Cross-modal interference

« previous post | next post »

The xkcd cartoon calls it "qwertial aphasia", but aphasia isn't quite the right term. The phenomenon is by no means unknown, however.

By the way, qwertial is a cute derivative from QWERTY.

(Hat tip to John Riemann Soong.)

[Addenda 7/22/09: I now realize that qwertial is also not really appropriate; the intrusive elements aren't single letters, but whole expressions.

Next, a message from Bruce Rusk:

Your post on LL today says of the accidental inclusion of spoken words in writing that "The phenomenon is by no means unknown, however." Certainly true: a parable recounted by the 3rd-century BCE Chinese thinker Han Fei tells of a man who was writing at night and told the servant holding the light to "raise the lamp." As he did so he accidentally inserted the words "raise the lamp" into his letter, setting off a chain of events of which Han Fei makes a great deal. So the phenomenon has probably been around as long as writing (or at least easy writing with pen or brush).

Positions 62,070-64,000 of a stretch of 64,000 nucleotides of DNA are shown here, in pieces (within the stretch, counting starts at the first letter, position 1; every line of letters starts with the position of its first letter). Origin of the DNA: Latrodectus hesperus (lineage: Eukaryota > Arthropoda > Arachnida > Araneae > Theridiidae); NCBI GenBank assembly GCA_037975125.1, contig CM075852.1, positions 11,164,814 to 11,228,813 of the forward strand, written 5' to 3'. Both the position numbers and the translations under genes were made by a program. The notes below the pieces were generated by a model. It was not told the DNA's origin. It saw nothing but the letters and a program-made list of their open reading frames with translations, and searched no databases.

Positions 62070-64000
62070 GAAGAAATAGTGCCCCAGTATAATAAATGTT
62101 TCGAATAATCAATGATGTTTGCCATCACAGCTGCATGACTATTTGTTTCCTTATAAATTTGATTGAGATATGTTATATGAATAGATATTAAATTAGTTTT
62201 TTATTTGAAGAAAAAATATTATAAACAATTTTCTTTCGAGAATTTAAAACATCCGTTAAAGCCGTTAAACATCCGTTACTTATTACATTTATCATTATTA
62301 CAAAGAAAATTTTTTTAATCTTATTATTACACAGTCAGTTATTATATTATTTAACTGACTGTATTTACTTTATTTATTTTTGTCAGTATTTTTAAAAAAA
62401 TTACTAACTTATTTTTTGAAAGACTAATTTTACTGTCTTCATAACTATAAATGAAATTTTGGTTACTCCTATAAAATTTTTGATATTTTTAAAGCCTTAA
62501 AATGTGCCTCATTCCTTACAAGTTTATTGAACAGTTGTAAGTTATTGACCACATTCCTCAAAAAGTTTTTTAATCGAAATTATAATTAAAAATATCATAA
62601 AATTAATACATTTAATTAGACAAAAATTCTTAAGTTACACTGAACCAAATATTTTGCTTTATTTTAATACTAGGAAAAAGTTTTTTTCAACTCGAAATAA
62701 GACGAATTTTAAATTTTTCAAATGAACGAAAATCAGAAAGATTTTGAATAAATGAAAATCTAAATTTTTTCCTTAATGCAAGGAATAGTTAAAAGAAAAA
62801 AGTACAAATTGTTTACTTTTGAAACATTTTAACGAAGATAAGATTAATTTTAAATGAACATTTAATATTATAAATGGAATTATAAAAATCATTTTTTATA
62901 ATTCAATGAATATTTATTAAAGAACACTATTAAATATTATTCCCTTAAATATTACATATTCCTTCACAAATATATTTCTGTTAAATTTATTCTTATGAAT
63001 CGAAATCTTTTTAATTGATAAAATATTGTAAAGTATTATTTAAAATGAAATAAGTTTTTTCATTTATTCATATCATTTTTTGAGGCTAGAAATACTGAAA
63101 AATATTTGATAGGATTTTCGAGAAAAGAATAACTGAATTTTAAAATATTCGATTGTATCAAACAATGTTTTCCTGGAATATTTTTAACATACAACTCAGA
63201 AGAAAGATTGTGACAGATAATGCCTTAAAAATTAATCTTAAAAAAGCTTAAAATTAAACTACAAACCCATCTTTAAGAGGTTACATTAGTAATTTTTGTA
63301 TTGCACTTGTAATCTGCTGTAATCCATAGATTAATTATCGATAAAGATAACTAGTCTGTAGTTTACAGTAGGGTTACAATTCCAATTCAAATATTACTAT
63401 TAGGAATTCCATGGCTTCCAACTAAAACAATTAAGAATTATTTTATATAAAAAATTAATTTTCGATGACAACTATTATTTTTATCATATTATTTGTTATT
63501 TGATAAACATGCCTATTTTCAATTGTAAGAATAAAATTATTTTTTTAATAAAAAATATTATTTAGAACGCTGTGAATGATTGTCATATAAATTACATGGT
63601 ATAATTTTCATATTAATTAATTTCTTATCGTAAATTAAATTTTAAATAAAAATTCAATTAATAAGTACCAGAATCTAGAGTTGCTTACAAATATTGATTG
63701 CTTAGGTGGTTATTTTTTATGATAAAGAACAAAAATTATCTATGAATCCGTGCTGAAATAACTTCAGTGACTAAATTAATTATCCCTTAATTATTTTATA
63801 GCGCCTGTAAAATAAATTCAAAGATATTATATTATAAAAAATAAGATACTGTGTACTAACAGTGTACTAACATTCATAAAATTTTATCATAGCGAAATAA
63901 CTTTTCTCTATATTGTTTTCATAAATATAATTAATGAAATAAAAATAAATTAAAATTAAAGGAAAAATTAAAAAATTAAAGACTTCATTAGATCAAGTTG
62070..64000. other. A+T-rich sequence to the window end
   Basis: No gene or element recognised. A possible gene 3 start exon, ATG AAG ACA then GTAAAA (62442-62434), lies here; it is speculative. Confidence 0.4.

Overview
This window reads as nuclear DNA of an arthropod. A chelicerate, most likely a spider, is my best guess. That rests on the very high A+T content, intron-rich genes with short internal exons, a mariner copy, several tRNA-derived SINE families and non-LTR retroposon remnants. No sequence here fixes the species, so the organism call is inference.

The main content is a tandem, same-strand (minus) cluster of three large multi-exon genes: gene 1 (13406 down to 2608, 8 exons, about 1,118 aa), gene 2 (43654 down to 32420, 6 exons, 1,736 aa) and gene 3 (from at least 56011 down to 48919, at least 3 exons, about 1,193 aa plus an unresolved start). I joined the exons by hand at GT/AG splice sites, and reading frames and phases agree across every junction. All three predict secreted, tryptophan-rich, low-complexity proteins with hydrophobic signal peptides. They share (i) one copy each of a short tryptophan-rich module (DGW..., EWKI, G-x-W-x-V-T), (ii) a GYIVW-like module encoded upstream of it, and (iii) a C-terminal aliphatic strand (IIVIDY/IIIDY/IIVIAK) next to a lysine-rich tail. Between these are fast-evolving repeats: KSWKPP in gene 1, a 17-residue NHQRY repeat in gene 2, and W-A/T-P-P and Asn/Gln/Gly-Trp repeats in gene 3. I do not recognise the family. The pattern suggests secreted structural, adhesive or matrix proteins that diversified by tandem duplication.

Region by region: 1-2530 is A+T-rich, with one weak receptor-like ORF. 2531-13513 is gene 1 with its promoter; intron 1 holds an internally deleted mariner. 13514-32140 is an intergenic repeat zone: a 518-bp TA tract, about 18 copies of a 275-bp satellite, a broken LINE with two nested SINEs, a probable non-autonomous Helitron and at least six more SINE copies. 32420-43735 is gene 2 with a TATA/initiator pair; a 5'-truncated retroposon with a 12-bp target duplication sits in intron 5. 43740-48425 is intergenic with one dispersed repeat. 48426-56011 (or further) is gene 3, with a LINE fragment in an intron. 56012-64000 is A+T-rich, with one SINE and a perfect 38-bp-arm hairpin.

Finally, a note on aphasia. Sometimes when I cite ordinary-life examples of glitches of one kind or another, people identify them as aphasic, explaining that they're just the sort of thing you hear (or read) from aphasics. This is true, but in an important sense it has the relationship backwards. There are all sorts of everyday speech errors, and they aren't symptoms of pathology. Instead, in aphasias and other language pathologies, errors occur much more frequently and in greater profusion (making speech and writing often very hard to understand) — but with rare exceptions, the errors in language pathologies are of the same sort as everyday errors.]



Comments are closed.